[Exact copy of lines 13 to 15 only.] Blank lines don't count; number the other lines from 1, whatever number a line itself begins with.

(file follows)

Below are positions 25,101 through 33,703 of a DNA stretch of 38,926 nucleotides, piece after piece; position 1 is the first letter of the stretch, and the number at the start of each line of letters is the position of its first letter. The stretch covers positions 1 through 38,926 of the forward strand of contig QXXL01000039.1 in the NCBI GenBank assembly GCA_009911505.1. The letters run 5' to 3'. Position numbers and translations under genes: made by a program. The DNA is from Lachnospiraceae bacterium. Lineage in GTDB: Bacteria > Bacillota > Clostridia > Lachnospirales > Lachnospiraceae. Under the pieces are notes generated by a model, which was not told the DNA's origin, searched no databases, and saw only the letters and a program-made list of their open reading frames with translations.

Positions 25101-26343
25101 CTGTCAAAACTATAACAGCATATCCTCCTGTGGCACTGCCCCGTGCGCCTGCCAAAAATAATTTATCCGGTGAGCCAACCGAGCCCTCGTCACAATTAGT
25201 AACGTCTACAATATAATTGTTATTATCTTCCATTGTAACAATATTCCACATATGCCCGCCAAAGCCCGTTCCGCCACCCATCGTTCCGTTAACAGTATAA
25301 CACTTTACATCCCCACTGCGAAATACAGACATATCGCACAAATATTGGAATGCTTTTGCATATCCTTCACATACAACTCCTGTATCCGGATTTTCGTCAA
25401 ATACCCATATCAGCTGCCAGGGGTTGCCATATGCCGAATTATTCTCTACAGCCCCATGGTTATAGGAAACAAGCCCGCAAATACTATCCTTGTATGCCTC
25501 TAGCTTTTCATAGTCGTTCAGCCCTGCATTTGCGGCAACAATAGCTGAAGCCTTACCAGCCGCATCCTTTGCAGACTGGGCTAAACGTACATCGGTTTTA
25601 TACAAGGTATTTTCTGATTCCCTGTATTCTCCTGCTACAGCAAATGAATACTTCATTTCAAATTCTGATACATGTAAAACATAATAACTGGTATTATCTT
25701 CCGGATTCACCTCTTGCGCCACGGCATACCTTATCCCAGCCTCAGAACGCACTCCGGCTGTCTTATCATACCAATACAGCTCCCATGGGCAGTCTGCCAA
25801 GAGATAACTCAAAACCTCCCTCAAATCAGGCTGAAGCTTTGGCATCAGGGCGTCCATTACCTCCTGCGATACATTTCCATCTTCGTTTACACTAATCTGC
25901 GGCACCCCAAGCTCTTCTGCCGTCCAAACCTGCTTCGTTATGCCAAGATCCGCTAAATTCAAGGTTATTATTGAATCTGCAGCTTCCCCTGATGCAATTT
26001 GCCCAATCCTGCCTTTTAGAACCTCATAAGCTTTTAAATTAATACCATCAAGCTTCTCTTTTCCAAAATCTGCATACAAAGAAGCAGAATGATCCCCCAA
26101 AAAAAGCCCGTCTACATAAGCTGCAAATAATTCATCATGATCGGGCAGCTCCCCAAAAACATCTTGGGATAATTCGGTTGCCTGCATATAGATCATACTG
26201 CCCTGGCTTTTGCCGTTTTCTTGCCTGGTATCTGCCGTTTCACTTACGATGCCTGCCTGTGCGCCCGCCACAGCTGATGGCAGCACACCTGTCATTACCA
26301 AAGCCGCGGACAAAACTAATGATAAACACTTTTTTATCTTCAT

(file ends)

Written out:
26101 AAAAAGCCCGTCTACATAAGCTGCAAATAATTCATCATGATCGGGCAGCTCCCCAAAAACATCTTGGGATAATTCGGTTGCCTGCATATAGATCATACTG
26201 CCCTGGCTTTTGCCGTTTTCTTGCCTGGTATCTGCCGTTTCACTTACGATGCCTGCCTGTGCGCCCGCCACAGCTGATGGCAGCACACCTGTCATTACCA
26301 AAGCCGCGGACAAAACTAATGATAAACACTTTTTTATCTTCAT